I have always dithered between being an artist or a writer. In the end I went into writing because it offered a path to money and travel. Being an artist didn’t. albeit I did get on the first rung a few years ago when I went to De Montfort University in Lincoln, UK. to study art but when someone offered me money to write a daily Internet news report I was seduced again.
I have been writing for money for longer than I care to remember, first as a reporter, then as a feature writer, then foreign political correspondent and war reporter in all parts of the world. In between I gained ambition and became news editor, assistant editor and finally editor of two fine newspapers, the tabloid Daily Telegraph in Sydney, and The Australian, my country’s only national daily broadsheet and at that time the flagship of Rupert Murdoch’s newspaper empire. (Then he bought The Times and I was back trying to find new adventures.)
Being a journalist took me to every continent in the world, paid for me to see places the average tourist can’t reach, opened up more than fifty countries to me, allowed me meet with people lots of the general public can only see on television, or read in newspapers. I interviewed a number of the famous. Most of them were only famous because of being born into fame, or having some entrepreneurial agent or manager thrust upon them. But I genuinely liked spending a day in Calcutta with Mother Theresa in the early 1970’s before she became famous world wide; I found Henry Kissinger interesting because of how he acted, rather than what he said, and I will never forget Vanessa Redgrave because I spent hours with her while she was canvassing as a candidate for the Workers Revolutionary Part in the ’70’s and she was inches taller than me, walked as fast as a steam locomotive and trod me into the ground in ten minutes.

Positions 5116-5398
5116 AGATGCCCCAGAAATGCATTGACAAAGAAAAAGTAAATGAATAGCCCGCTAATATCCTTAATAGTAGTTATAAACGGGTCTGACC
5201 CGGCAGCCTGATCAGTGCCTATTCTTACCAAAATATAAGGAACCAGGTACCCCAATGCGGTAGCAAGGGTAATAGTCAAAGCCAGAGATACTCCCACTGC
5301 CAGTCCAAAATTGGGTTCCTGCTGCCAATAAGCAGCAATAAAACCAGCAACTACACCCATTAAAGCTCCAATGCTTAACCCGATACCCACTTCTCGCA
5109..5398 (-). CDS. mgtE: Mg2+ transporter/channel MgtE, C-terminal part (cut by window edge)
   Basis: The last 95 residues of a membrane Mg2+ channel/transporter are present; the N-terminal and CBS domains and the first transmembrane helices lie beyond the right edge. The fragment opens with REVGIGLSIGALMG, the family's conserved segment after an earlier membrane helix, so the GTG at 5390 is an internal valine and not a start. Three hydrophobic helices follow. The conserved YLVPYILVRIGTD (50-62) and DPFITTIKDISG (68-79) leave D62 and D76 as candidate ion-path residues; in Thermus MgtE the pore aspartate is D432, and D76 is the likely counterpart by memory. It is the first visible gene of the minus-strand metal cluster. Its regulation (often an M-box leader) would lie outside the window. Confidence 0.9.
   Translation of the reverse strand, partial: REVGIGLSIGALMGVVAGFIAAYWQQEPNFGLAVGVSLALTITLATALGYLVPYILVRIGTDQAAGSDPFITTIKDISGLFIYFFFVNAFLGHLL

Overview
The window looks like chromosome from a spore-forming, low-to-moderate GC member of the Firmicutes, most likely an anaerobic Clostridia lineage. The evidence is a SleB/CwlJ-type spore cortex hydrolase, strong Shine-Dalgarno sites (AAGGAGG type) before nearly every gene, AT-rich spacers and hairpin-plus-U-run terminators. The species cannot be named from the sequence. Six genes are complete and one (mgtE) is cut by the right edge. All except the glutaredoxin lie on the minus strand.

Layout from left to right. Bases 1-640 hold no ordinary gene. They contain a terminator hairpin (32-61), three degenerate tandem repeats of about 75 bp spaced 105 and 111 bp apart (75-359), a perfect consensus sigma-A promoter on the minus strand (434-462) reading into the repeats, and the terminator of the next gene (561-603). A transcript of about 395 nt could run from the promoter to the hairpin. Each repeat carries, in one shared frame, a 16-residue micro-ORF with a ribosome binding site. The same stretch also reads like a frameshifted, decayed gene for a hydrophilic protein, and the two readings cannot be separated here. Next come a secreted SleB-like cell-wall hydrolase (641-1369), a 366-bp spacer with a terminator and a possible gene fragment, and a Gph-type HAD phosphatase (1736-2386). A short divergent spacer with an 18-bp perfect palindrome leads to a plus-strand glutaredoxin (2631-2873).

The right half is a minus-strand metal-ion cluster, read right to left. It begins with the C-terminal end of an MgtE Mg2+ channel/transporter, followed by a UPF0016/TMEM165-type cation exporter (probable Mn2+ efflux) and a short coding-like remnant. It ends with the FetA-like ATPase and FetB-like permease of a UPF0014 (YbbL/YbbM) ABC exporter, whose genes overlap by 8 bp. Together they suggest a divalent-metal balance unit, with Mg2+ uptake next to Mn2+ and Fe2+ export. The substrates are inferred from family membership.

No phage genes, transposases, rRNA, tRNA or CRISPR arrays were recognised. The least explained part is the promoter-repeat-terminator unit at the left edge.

I wrote my first novel when I was 22. It was rejected. Decades later, and more than 500 rejections slips added to the pile, the former Emma Dunsford, then editor of Jane Gregory’s agency, pulled my latest offering out of the slush pile and liked it. The book, called Matrioshka, was also rejected by but in 2007 she singled out Tattoo as the one that she would get published. Three years later, Emma – now married – made it happen, along with Jane’s encouragement.
I remember when Matrioshka came along Emma and Jane both said I wrote like John Le Carre but unfortunately Le Carre was now passé and so would I be if I didn’t get rid of the lovely but long winded poetic descriptions of places, drop an emphasis on weather, and get to the point quickly, tell the story and then get out.
I have been long winded in this biography. I have skipped most of the story but now I should get out.
For the sake of statistics I am ancient, I have a much younger wife, a son in Scotland and a daughter in Sydney, a black Great Dane who in relative terms is even older than I am (and twice as grumpy) and a white mixed breed (mostly Iberian Mastiff) who is bigger than the Dane. I live in Southern Spain. I have also lived in Catalunya, the UK, Virginia in the United States, Mexico, Australia, South Africa and sundry other places. I am a culé, an ardent supporter of Barcelona Football Club. My wife is a merengue – a fan of Real Madrid. I live in a village where 98 per cent of the men (and women) support Madrid. Such is the story of my life.
Tattoo is published by Piatkus